Aldi extends reach over supermarket sector as sales lag


Discounter Aldi has extended its reach over the UK grocery market and Sainsbury’s has been overtaken by Asda in main store sales as shoppers held back on spending, figures suggest.

Year-on-year supermarket sales over the 12 weeks to March 24 lagged to 1.4% – the slowest rate since March last year – in part due to the late Easter and Mother’s Day falling outside the reported period, Kantar said.

Aldi saw its sales increase by 10.6%, helping it to a new record high market share of 8%, as 13 million households visited at least once over the last quarter – now more than those shopping at Morrisons.

To view this content, you'll need to update your privacy settings.
Please click here to do so.

Lidl was the second fastest-growing supermarket, with sales increasing faster than last month at 5.8% and market share growing by 0.3 percentage points to 5.6%.

Sainsbury’s sales fell 1.8% over the quarter, cutting its market share to 15.3% from 15.8% in the same period last year.

Asda overtook Sainsbury’s with a market share of 15.4% as its sales climbed 0.1%, fuelled by a greater number of affluent households and shoppers making more regular trips.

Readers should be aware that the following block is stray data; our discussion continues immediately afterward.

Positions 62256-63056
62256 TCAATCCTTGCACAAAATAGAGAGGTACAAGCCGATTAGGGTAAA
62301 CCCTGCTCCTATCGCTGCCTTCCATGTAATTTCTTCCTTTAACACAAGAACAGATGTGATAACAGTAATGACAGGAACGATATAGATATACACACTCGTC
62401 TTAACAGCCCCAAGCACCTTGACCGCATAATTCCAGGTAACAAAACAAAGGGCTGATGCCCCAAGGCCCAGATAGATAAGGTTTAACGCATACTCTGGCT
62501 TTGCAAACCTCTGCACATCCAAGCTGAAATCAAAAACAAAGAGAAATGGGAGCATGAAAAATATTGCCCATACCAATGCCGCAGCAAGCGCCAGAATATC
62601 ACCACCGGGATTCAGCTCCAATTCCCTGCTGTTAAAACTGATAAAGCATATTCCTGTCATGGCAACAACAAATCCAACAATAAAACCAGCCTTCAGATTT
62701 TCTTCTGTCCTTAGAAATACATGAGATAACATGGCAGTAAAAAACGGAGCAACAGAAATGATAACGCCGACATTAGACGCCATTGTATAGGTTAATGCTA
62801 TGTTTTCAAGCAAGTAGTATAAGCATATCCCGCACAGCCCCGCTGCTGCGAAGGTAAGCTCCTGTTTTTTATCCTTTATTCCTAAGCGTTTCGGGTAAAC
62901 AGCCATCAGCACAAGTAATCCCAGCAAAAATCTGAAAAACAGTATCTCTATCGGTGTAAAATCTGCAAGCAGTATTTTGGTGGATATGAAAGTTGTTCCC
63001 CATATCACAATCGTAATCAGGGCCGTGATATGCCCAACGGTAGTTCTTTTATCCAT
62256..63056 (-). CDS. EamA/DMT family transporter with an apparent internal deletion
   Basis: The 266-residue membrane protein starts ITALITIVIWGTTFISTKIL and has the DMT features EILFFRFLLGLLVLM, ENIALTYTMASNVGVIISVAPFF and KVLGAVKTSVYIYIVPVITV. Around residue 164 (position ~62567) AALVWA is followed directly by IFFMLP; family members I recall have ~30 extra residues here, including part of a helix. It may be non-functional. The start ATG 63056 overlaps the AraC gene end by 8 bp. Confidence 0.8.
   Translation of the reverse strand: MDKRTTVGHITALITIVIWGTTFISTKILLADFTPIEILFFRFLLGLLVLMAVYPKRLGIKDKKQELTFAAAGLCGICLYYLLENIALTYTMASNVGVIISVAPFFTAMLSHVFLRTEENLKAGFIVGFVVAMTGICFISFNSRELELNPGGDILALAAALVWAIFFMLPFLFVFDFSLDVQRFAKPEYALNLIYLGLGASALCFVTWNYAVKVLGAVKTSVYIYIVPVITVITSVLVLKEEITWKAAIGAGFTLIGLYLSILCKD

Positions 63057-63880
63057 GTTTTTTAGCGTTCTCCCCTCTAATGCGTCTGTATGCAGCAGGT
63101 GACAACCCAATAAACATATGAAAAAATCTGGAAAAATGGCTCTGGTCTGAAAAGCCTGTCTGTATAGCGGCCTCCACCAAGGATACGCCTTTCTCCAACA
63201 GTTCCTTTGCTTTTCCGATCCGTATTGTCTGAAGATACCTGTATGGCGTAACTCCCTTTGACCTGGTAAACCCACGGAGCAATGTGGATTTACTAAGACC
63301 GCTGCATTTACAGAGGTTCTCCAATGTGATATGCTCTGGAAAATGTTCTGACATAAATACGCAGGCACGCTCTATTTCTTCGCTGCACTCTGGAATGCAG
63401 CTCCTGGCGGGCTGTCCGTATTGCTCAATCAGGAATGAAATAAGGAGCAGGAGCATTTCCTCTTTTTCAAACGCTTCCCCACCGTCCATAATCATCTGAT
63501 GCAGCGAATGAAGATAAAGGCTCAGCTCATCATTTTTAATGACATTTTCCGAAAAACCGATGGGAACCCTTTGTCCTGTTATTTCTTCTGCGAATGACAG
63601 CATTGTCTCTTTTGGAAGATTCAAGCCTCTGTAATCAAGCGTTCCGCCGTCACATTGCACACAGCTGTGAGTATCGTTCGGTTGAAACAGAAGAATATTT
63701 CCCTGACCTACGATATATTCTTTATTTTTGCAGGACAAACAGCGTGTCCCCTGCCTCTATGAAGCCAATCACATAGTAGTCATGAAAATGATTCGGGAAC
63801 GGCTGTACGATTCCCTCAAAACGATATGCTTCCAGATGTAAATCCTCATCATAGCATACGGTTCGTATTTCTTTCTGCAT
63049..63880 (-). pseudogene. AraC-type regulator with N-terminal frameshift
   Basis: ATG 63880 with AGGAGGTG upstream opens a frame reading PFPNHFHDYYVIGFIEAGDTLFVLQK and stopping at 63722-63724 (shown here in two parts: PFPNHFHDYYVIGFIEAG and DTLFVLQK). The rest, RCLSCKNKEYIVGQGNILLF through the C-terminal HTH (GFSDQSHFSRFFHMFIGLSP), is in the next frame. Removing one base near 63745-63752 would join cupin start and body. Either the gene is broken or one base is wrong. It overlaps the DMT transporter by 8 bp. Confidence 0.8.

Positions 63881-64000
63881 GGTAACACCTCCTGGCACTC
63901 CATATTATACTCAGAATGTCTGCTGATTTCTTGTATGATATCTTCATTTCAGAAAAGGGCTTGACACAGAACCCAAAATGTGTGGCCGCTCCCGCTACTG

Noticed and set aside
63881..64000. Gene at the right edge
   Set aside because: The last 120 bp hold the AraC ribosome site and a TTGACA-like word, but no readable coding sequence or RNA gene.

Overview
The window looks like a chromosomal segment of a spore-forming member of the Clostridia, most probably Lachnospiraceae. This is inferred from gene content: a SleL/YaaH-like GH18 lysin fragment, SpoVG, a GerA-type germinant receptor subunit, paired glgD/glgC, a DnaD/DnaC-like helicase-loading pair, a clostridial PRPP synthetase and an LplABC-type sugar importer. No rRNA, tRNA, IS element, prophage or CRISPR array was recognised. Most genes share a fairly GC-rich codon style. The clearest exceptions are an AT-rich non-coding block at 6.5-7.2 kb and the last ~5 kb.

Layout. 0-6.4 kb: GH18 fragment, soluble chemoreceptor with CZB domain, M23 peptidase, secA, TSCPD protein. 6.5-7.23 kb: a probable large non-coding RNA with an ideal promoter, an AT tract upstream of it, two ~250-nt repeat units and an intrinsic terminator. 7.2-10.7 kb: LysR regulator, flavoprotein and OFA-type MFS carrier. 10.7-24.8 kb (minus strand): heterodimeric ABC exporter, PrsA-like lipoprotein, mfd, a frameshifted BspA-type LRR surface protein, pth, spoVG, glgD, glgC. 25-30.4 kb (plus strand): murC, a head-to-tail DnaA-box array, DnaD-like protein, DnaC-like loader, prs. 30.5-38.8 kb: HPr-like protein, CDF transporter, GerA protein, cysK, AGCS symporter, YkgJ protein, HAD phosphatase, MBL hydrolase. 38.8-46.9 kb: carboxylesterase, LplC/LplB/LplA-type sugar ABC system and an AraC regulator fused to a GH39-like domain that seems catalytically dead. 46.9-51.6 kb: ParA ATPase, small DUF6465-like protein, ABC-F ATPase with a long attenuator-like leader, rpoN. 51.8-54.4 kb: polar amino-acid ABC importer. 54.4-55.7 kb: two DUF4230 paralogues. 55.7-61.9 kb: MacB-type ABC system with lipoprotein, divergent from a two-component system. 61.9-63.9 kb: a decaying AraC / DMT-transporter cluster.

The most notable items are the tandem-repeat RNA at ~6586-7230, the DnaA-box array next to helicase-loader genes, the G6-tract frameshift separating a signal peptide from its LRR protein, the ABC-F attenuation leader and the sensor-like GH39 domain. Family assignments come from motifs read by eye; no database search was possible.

However Sainsbury’s remained the biggest seller of food and drink out of the two retailers as its figures do not include its Argos arm.

Sainsbury’s agreed £7.3 billion takeover of Asda is currently being considered by the Competition and Markets Authority, which gave an initial view last month that the deal should be blocked in the absence of the sale of a large number of stores, or even one of the brands. A final report is due by April 30.

Meanwhile, British shoppers have already spent £146 million on Easter eggs this year, while 42% of households have bought hot cross buns.

Elsewhere, some 21% of fruit, vegetable and salad items were sold loose over the past 12 weeks, with sales growing twice as quickly as packaged produce, suggesting consumers are continuing their pressure on retailers over single-use plastics.

Analysts Nielsen also reported a slowing in grocery spending, to 1.2% in March from 2.5% the month before.

It attributed the slowdown to several factors, including the increased costs of living from rises in energy and fuel prices to the forthcoming increase in council tax, while extended uncertainty over Brexit negotiations also appeared to be causing shoppers to tighten their grocery budgets.

Mike Watkins, Nielsen’s UK head of retailer insight, said: “We can see that the last few weeks have continued to be challenging for retailers. However, there should be brighter times ahead, with Easter on the horizon bringing attractive seasonal promotions to encourage shoppers to spend more on confectionery, snacks and drinks.

“If this is accompanied by warm spring weather and more clarity over the status of Brexit, this will help to kick-start growth for the big supermarkets and boost sales in time for summer.”